Applied Measurement in Education     Hybrid Journal   (Followers: 9)
Arabia     Open Access  
Art Design & Communication in Higher Education     Hybrid Journal   (Followers: 20)
Arts and Humanities in Higher Education     Hybrid Journal   (Followers: 34)
Arts Education Policy Review     Hybrid Journal   (Followers: 5)
ASHE Higher Education Reports     Hybrid Journal   (Followers: 15)
Asia Pacific Education Review     Hybrid Journal   (Followers: 12)
Asia Pacific Journal of Education     Hybrid Journal   (Followers: 21)
Asia-Pacific Education Researcher     Hybrid Journal   (Followers: 12)
Asia-Pacific Journal of Health, Sport and Physical Education     Hybrid Journal   (Followers: 9)
Asia-Pacific Journal of Teacher Education     Hybrid Journal   (Followers: 19)
Asian Association of Open Universities Journal     Open Access  
Asian Education and Development Studies     Hybrid Journal   (Followers: 5)
Asian Journal of English Language Teaching     Full-text available via subscription   (Followers: 14)
Asian Journal of Legal Education     Full-text available via subscription   (Followers: 5)
ASp     Open Access   (Followers: 2)
Assessing Writing     Hybrid Journal   (Followers: 11)
Assessment & Evaluation in Higher Education     Hybrid Journal   (Followers: 151)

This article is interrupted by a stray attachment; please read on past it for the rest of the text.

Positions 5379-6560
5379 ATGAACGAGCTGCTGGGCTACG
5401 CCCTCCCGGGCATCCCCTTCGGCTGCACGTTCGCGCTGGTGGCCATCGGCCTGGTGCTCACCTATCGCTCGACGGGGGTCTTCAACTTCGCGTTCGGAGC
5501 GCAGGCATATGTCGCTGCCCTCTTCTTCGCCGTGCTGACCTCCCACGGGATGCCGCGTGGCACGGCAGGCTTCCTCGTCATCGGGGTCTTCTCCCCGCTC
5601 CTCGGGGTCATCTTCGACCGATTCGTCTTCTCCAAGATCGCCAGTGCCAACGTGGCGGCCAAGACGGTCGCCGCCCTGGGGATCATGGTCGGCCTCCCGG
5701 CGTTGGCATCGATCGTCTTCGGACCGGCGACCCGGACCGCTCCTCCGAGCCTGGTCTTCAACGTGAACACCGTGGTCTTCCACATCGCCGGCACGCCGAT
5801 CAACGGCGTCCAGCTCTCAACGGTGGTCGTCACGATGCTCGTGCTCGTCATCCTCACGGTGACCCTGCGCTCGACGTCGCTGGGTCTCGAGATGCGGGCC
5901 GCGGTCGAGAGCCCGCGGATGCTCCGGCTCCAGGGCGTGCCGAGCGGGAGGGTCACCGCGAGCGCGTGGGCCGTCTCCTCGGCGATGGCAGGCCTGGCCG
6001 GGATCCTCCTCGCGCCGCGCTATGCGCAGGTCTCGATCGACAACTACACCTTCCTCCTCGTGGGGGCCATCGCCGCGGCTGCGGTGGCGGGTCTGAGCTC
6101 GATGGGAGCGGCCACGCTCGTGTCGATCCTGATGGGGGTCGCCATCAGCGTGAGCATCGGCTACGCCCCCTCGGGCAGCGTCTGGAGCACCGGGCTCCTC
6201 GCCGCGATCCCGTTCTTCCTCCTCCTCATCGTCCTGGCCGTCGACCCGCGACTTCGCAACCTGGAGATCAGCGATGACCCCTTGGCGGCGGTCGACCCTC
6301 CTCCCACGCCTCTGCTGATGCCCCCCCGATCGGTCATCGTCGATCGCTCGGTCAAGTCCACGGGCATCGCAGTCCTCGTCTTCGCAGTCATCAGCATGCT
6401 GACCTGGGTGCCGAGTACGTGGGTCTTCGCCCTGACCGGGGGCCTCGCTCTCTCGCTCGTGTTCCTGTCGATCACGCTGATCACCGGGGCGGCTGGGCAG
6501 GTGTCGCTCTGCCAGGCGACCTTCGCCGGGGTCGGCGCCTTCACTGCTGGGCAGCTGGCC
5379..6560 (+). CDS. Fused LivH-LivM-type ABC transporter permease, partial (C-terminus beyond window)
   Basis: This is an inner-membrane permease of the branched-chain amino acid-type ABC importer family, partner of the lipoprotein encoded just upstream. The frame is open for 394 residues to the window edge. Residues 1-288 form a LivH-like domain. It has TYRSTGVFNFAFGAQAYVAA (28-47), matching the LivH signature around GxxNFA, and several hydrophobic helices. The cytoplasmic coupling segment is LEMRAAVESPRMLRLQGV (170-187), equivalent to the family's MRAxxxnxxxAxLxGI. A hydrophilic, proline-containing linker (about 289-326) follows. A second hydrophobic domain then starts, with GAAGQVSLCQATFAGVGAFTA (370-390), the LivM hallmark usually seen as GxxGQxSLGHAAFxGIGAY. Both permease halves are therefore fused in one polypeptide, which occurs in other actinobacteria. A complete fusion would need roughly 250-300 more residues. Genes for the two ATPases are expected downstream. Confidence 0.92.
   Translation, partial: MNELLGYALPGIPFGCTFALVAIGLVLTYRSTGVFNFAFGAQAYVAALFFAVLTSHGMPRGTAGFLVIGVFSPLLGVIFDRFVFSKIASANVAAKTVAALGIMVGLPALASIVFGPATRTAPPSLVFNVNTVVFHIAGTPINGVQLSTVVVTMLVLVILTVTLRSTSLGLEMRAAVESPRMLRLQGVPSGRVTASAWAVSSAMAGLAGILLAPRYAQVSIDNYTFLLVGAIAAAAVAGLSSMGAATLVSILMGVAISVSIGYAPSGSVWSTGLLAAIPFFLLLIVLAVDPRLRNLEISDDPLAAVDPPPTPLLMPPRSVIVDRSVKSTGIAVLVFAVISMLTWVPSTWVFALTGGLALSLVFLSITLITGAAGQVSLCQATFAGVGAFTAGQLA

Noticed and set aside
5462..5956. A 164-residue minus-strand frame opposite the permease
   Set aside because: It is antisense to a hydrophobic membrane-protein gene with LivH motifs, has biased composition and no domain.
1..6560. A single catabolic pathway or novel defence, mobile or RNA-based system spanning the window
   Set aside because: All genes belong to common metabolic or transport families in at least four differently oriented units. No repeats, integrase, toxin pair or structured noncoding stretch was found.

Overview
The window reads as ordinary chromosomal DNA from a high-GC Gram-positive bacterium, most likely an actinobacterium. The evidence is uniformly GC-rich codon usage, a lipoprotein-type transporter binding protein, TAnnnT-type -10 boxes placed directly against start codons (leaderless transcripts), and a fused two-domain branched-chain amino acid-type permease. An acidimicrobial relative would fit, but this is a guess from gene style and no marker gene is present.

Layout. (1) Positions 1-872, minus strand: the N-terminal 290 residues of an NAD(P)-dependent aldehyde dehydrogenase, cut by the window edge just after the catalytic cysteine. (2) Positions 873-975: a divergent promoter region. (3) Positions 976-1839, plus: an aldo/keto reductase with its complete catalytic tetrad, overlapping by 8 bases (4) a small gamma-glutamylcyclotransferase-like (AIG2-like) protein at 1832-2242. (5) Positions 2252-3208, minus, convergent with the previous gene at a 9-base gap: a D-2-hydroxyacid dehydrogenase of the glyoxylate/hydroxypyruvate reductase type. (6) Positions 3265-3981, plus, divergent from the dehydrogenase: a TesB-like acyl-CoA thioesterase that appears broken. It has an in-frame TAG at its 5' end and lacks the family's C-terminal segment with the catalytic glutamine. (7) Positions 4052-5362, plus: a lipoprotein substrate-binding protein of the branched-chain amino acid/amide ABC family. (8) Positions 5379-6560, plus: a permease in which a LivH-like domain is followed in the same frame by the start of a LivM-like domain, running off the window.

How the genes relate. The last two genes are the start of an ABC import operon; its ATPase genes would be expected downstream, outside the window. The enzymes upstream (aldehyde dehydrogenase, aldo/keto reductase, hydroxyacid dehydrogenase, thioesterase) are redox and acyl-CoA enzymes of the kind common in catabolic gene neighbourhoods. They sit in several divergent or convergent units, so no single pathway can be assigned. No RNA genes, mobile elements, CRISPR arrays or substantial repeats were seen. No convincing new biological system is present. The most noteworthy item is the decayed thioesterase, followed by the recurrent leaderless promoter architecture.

Assessment for Effective Intervention     Hybrid Journal   (Followers: 15)
Assessment in Education: Principles, Policy & Practice     Hybrid Journal   (Followers: 39)
Assessment Update     Hybrid Journal   (Followers: 4)
AStA Wirtschafts- und Sozialstatistisches Archiv     Hybrid Journal   (Followers: 5)
At-Ta'dib Jurnal Kependidikan Islam     Open Access  
At-Taqaddum     Open Access  
At-Turats     Open Access  
Athenea Digital     Open Access  
Aula Abierta     Open Access   (Followers: 1)
Australasian Journal of Educational Technology     Open Access   (Followers: 18)
Australasian Journal of Gifted Education     Full-text available via subscription   (Followers: 4)
Australasian Marketing Journal (AMJ)     Hybrid Journal   (Followers: 8)
Australian Art Education     Full-text available via subscription   (Followers: 7)
Australian Educational and Developmental Psychologist, The     Full-text available via subscription   (Followers: 7)
Australian Educational Computing     Open Access   (Followers: 1)
Australian Educational Researcher     Hybrid Journal   (Followers: 22)
Australian Journal of Adult Learning     Full-text available via subscription   (Followers: 13)
Australian Journal of Career Development     Hybrid Journal   (Followers: 2)